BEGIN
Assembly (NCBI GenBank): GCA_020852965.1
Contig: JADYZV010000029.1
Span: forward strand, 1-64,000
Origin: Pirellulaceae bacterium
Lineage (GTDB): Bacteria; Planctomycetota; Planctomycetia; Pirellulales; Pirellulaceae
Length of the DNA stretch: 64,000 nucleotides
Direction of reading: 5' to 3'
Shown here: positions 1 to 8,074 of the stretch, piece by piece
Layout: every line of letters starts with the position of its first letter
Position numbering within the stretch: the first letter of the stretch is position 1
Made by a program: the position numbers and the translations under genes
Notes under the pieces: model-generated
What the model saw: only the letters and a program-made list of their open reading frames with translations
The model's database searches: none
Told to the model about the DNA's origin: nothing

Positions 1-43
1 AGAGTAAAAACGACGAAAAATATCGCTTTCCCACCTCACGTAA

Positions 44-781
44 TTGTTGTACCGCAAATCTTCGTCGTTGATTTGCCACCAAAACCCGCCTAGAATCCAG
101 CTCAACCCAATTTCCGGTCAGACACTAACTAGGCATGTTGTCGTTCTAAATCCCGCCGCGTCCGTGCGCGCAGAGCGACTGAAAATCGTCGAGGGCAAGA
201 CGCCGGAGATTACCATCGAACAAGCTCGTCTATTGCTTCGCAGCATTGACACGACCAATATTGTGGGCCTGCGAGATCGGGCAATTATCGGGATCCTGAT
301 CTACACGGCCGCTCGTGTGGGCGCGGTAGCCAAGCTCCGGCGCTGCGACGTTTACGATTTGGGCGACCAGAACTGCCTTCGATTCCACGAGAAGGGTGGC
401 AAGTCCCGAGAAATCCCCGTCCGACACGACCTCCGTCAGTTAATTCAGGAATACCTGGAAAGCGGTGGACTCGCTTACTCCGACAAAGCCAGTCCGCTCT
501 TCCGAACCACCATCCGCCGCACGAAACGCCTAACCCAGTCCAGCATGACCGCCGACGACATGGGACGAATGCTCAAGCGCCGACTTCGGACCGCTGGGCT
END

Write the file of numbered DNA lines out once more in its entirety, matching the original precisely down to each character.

Assembly (NCBI GenBank): GCA_020852965.1
Contig: JADYZV010000029.1
Span: forward strand, 1-64,000
Origin: Pirellulaceae bacterium
Lineage (GTDB): Bacteria; Planctomycetota; Planctomycetia; Pirellulales; Pirellulaceae
Length of the DNA stretch: 64,000 nucleotides
Direction of reading: 5' to 3'
Shown here: positions 1 to 8,074 of the stretch, piece by piece
Layout: every line of letters starts with the position of its first letter
Position numbering within the stretch: the first letter of the stretch is position 1
Made by a program: the position numbers and the translations under genes
Notes under the pieces: model-generated
What the model saw: only the letters and a program-made list of their open reading frames with translations
The model's database searches: none
Told to the model about the DNA's origin: nothing

Positions 1-43
1 AGAGTAAAAACGACGAAAAATATCGCTTTCCCACCTCACGTAA

Positions 44-781
44 TTGTTGTACCGCAAATCTTCGTCGTTGATTTGCCACCAAAACCCGCCTAGAATCCAG
101 CTCAACCCAATTTCCGGTCAGACACTAACTAGGCATGTTGTCGTTCTAAATCCCGCCGCGTCCGTGCGCGCAGAGCGACTGAAAATCGTCGAGGGCAAGA
201 CGCCGGAGATTACCATCGAACAAGCTCGTCTATTGCTTCGCAGCATTGACACGACCAATATTGTGGGCCTGCGAGATCGGGCAATTATCGGGATCCTGAT
301 CTACACGGCCGCTCGTGTGGGCGCGGTAGCCAAGCTCCGGCGCTGCGACGTTTACGATTTGGGCGACCAGAACTGCCTTCGATTCCACGAGAAGGGTGGC
401 AAGTCCCGAGAAATCCCCGTCCGACACGACCTCCGTCAGTTAATTCAGGAATACCTGGAAAGCGGTGGACTCGCTTACTCCGACAAAGCCAGTCCGCTCT
501 TCCGAACCACCATCCGCCGCACGAAACGCCTAACCCAGTCCAGCATGACCGCCGACGACATGGGACGAATGCTCAAGCGCCGACTTCGGACCGCTGGGCT